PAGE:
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CBO’s 2014 Long-Term Projections for Social Security: Additional Information

December 19, 2014 Comments off

CBO’s 2014 Long-Term Projections for Social Security: Additional Information
Source: Congressional Budget office

Social Security is the federal government’s largest single program. Of the 59 million people who currently receive Social Security benefits, about 71 percent are retired workers or their spouses and children, and another 10 percent are survivors of deceased workers; all of those beneficiaries receive payments through Old-Age and Survivors Insurance (OASI). The other 19 percent of beneficiaries are disabled workers or their spouses and children; they receive Disability Insurance (DI) benefits.

In fiscal year 2014, spending for Social Security benefits totaled $840 billion, or almost one-quarter of federal spending; OASI payments accounted for about 83 percent of those outlays, and DI payments made up about 17 percent. Each year, CBO prepares long-term projections of revenues and outlays for the program. The most recent set of 75-year projections was published in July 2014. Those projections generally reflect current law, following CBO’s 10-year baseline budget projections through 2024 and then extending the baseline concept for the rest of the long-term projection period. This publication presents additional information about those projections.

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Retirement Benefit Decisions by City and County Governments

December 19, 2014 Comments off

Retirement Benefit Decisions by City and County Governments
Source: Center for State & Local Government Excellence

Key findings:

  • Workers who work a full career in their city or county can expect a retirement income of between 45 and 80 percent of their pre-retirement income.
  • Career employees of local governments who participate in Social Security can expect retirement income replacement rates of 20 to 30 percentage points higher than employees whose governments do not participate in Social Security.
  • These and other variations mean that many local workers will need to be disciplined about participating in savings plans, outside of their primary plans, to meet their retirement security goals.

Misplaced Priorities: How the Social Security Administration Sacrificed Quality for Quality in the Disability Determination Process

December 18, 2014 Comments off

Misplaced Priorities: How the Social Security Administration Sacrificed Quality for Quality in the Disability Determination Process
Source: U.S. House of Representatives, Committee on Oversight and Government Reform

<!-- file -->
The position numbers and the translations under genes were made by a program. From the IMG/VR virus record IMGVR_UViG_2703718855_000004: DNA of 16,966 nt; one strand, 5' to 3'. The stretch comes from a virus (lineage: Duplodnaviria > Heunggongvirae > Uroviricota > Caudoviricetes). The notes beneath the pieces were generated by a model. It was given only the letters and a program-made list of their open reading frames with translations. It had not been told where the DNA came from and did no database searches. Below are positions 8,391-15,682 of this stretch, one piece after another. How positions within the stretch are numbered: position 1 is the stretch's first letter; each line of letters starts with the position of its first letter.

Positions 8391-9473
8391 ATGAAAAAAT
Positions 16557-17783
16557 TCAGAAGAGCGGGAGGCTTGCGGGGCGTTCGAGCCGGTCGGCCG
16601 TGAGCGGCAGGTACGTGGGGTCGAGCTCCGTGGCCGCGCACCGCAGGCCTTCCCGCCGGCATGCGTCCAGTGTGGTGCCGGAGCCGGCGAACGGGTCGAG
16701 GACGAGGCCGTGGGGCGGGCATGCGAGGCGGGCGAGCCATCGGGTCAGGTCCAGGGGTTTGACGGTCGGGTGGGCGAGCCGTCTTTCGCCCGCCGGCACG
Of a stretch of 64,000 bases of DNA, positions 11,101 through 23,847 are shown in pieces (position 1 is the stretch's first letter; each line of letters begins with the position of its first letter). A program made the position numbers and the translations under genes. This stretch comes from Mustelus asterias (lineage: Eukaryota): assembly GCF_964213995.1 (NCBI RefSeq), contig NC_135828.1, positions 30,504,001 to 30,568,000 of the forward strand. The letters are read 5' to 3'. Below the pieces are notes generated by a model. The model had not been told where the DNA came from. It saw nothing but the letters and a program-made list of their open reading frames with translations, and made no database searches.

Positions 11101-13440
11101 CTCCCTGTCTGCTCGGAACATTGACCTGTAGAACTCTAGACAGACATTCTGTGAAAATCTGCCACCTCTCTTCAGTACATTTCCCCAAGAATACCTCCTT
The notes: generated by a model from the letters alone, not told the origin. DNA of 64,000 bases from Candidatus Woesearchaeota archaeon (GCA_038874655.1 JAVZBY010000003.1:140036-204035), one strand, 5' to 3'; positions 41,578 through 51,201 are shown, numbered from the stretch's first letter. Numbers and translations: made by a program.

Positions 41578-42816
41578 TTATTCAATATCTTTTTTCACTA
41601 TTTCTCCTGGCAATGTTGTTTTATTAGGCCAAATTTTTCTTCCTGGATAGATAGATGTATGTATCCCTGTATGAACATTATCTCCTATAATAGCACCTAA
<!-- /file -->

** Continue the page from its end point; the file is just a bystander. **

Key Findings:

  • All of the 48 ALJ focused reviews conducted by SSA and reviewed by Committee staff showed numerous deficiencies in ALJ decision-making and several disturbing patterns. ALJs conducted few or inadequate hearings, misused vocational experts, failed to properly assess work ability and relied too heavily on medical briefs prepared by claimants’ paid representatives. (p. 13)
  • SSA continues to allow ALJs to decide cases even when they demonstrate gross incompetence or negligence in handling their responsibilities. In several cases, SSA did not inform the ALJ about the negative focused review for over eight months after the review was completed. (p. 28)
  • SSA was singularly focused on churning out a large volume of dispositions, which led to inappropriate benefit awards. In 2007, the agency directed ALJs to decide 500 to 700 decisions each year, without conducting any study to determine how long it takes ALJs to evaluate cases and issue informed decisions.
  • SSA encouraged ALJs to take shortcuts in deciding cases to increase the amount of decisions issued each year. The agency promoted on-the-record decisions, which do not require a hearing, and bench decisions, which do not require a written opinion, to increase the number of decisions issued.

New From the GAO

December 11, 2014 Comments off

New GAO Reports and Testimonies
Source: Government Accountability Office

Reports

1. Immigration Benefits: Improvements Needed to Fully Implement the International Marriage Broker Regulation Act. GAO-15-3, December 10.
http://www.gao.gov/products/GAO-15-3
Highlights – http://www.gao.gov/assets/670/667396.pdf

2. SSA Disability Benefits: Enhanced Policies and Management Focus Needed to Address Potential Physician-Assisted Fraud. GAO-15-19, November 10.
http://www.gao.gov/products/GAO-15-19
Highlights – http://www.gao.gov/assets/670/666831.pdf

3. Information Technology: HUD Can Take Additional Actions to Improve Its Governance. GAO-15-56, December 10.
http://www.gao.gov/products/GAO-15-56
Highlights – http://www.gao.gov/assets/670/667359.pdf

4. Transportation for Older Adults: Measuring Results Could Help Determine If Coordination Efforts Improve Mobility. GAO-15-158, December 10.
http://www.gao.gov/products/GAO-15-158
Highlights – http://www.gao.gov/assets/670/667376.pdf

5. Public Transit: Federal and Transit Agencies Taking Steps to Build Transit Systems’ Resilience but Face Challenges. GAO-15-159, December 10.
http://www.gao.gov/products/GAO-15-159
Highlights – http://www.gao.gov/assets/670/667394.pdf

Testimonies